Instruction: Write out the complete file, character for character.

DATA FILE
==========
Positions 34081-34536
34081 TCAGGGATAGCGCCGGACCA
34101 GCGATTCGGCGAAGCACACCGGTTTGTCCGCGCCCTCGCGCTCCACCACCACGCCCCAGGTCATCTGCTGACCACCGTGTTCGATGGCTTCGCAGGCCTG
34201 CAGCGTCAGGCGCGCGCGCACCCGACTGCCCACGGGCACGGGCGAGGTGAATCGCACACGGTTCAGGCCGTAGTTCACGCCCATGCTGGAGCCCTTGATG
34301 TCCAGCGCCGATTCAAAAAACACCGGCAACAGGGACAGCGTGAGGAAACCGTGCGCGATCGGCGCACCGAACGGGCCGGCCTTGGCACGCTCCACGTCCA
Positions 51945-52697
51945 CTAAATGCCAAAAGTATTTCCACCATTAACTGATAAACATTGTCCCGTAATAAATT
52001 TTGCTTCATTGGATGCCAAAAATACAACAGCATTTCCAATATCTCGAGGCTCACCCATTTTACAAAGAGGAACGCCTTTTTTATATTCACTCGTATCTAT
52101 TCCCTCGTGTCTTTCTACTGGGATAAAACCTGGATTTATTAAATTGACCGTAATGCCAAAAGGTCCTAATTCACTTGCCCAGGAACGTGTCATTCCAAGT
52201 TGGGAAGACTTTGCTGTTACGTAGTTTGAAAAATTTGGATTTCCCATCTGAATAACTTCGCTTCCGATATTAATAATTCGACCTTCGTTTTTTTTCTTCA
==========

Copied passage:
Positions 34081-34536
34081 TCAGGGATAGCGCCGGACCA
34101 GCGATTCGGCGAAGCACACCGGTTTGTCCGCGCCCTCGCGCTCCACCACCACGCCCCAGGTCATCTGCTGACCACCGTGTTCGATGGCTTCGCAGGCCTG
34201 CAGCGTCAGGCGCGCGCGCACCCGACTGCCCACGGGCACGGGCGAGGTGAATCGCACACGGTTCAGGCCGTAGTTCACGCCCATGCTGGAGCCCTTGATG
34301 TCCAGCGCCGATTCAAAAAACACCGGCAACAGGGACAGCGTGAGGAAACCGTGCGCGATCGGCGCACCGAACGGGCCGGCCTTGGCACGCTCCACGTCCA
Positions 51945-52697
51945 CTAAATGCCAAAAGTATTTCCACCATTAACTGATAAACATTGTCCCGTAATAAATT
52001 TTGCTTCATTGGATGCCAAAAATACAACAGCATTTCCAATATCTCGAGGCTCACCCATTTTACAAAGAGGAACGCCTTTTTTATATTCACTCGTATCTAT
52101 TCCCTCGTGTCTTTCTACTGGGATAAAACCTGGATTTATTAAATTGACCGTAATGCCAAAAGGTCCTAATTCACTTGCCCAGGAACGTGTCATTCCAAGT
52201 TGGGAAGACTTTGCTGTTACGTAGTTTGAAAAATTTGGATTTCCCATCTGAATAACTTCGCTTCCGATATTAATAATTCGACCTTCGTTTTTTTTCTTCA